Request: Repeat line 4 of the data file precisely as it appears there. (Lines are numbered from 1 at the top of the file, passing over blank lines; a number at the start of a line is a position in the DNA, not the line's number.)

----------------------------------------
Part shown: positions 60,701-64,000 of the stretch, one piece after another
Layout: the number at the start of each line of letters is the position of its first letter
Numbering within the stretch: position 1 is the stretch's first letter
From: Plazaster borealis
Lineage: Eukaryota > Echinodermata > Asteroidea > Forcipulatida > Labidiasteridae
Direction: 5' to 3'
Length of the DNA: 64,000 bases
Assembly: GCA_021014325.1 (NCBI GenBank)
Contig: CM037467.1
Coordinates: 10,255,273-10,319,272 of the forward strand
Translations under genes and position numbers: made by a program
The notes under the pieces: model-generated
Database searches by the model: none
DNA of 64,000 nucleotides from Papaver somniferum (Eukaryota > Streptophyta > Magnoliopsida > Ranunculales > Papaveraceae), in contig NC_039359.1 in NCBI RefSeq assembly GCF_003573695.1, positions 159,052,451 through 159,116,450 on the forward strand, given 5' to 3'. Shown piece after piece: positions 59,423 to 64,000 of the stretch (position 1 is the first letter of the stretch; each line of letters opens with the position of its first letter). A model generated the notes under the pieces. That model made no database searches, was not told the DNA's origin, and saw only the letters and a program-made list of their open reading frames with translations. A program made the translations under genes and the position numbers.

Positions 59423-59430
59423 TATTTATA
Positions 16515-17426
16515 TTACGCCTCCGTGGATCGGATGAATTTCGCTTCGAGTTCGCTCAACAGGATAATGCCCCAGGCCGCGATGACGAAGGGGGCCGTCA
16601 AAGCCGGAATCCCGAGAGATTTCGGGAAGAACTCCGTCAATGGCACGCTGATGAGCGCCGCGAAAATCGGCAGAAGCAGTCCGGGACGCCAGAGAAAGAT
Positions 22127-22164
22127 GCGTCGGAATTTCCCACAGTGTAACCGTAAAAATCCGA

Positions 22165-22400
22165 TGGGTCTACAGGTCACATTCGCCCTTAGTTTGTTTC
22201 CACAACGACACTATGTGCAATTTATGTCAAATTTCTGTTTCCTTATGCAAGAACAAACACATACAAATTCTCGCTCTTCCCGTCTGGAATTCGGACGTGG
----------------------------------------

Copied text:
From: Plazaster borealis